And then comes the grey herons and the purple herons, the latter too distinctive with its unique colours and S-shaped neck. The canoe comes to a rest – any further movement and the two purple herons in front will be disturbed.
We wait for over five minutes, and almost simultaneously, the stupefied two have plonked into the waters with a wriggling fish as prize in each of their beaks. Then they fly off together, almost creating a time lapse photo of the same bird in two poses of flight. The boat glides on, as flocks of godwits, glossy ibis, stilts and stints fly all around as if this was Eden itself. Denizens, visitors – they are all safe.
It is important to mention here that the safety didn’t descend by itself. Decades of relentless efforts from NGOs and a few local visionaries helped in the conversion of poachers who once killed these migratory birds in dozens and scores for their much sought-after meat.
Years of transparent conversation, education, training and the promise of a better future where man can co-exist with wild has resulted in this Eden today.
My guide and oarsman – both poachers in a past life – tell me many a tale of this transformation with a fair bit of pride.
It has been almost three and a half hours on the boat now. No one complains. Here, no one will rush you to get to the next boatload of tourists. After watching so much of the birds, I almost feel like a desi David Attenborough – I can now spot the birds and name them with ease.
Almost. As our canoe comes to a halt near the embankment, I ask my guide for help – he says I have spotted a citrine wagtail and a red wattled lapwing. I am nearly there.
Morning is now in full bloom. I get back on land and now take note of a makeshift camp. My guide tells me the war is not yet over. During prime migratory phases such as winter, there are camps where sentinels watch over their precious marshlands and deter whatever is left of the poaching industry.
Yes, the war is not yet over, but is fortunately one where the wild is winning for a change. Census numbers of the migratory birds have shown increase over the last three years. Let’s hope the trend continues.
My boat ride is over, and there’s hot tea on the stove at the only eatery that has now opened. As I relish my tea, I see quite a few visitors arriving, mostly locals from nearby towns and cities.
Perhaps even this charming little village will become a tourist hotspot in some years. But as long as the numbers are restricted to retain the peacefulness of our winged visitors, it will imply a sustained way of living for the nearby villagers. Until then, hopefully, these marshlands will retain their magic.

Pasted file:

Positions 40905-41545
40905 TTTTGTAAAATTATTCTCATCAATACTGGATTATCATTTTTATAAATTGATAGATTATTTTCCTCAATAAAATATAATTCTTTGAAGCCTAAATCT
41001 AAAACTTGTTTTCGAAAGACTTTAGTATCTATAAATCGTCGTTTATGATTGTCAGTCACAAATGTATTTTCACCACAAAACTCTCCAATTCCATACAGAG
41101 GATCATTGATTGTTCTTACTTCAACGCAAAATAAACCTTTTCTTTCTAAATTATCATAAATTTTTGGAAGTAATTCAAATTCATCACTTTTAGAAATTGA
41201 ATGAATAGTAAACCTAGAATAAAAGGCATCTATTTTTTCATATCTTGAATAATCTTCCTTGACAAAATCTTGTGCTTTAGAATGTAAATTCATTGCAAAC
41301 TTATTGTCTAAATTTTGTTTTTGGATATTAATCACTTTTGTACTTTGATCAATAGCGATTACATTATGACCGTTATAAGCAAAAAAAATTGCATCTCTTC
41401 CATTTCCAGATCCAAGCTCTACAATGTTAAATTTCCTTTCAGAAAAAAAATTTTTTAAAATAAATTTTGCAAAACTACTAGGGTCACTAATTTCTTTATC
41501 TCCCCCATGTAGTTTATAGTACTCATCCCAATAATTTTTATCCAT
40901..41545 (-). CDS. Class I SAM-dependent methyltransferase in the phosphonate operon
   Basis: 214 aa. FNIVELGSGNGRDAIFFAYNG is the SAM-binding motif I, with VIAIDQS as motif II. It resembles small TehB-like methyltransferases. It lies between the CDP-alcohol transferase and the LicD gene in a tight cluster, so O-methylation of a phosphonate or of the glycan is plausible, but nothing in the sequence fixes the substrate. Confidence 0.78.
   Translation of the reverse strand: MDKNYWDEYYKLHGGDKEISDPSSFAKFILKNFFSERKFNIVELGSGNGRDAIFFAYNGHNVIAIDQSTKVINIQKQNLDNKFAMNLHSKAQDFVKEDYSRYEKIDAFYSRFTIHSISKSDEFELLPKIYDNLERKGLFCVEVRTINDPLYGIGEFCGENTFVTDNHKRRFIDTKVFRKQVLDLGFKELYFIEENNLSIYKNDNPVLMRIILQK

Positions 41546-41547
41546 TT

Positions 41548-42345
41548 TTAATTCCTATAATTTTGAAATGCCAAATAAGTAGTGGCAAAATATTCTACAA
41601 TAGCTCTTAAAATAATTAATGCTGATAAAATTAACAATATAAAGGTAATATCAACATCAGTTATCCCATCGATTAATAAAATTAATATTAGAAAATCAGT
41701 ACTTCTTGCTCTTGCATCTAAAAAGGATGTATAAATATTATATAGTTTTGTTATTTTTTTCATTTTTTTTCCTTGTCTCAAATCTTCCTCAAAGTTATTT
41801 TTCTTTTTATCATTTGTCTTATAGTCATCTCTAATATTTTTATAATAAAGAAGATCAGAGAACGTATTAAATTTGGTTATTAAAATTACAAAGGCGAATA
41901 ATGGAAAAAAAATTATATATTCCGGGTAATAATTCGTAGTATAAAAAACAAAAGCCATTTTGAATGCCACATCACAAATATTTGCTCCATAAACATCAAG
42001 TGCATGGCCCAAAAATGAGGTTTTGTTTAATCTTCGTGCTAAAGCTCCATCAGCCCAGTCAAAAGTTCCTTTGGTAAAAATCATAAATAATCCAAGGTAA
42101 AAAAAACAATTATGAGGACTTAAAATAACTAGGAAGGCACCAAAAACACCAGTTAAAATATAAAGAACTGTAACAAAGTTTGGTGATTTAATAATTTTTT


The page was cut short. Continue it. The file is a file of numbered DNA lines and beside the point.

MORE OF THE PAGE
How to reach:
Mangalajodi is a 2-hour drive from Bhubaneshwar. The last stretch is a dirt track that moves through the village- don’t be surprised to see cars making way for bullock carts here.
When to go: Winter is the best time to spot the migratory birds. End January is the pick, which is when most birds would have arrived.
Where to stay:
There are a couple of options: Mangalajodi Bird View Resort and the Mangalajodi Ecotourism Cottage. Both offer good options with clean and tidy rooms and locally sourced food – while the hosts will ensure a very comfortable stay with delicious meals, don’t expect luxury.
Meals and the canoe rides on the marshlands come with the stay package. I stayed at the Mangalajodi Bird View Resort – its owner, Manas Pradhan is a great storyteller and can keep you regaled for hours, narrating many a tale of the transformation in these lands.
What not to miss:
Sunrise and sunset are amazing times for birdwatching, though the canoe rides are available all day. If you happen to stay in winter here, do not forget to go outdoors just after sunset to find hundreds of open billed storks fly to the hills. They are visible from anywhere in the village and their distinct silhouettes against the orange sunset skies offer an unforgettable and mesmerising experience.
Ayan Adak is a business consultant by profession and loves travelling, writing and photography in his spare time. All photos featured in this travel story were taken on a Canon EoS 60D.
Founded in 2016, The Traveller Trails is a print and digital magazine and a trusted source for current news, trends, analysis, opinions, interesting blogs, videos and exclusive interviews from every corner of the world.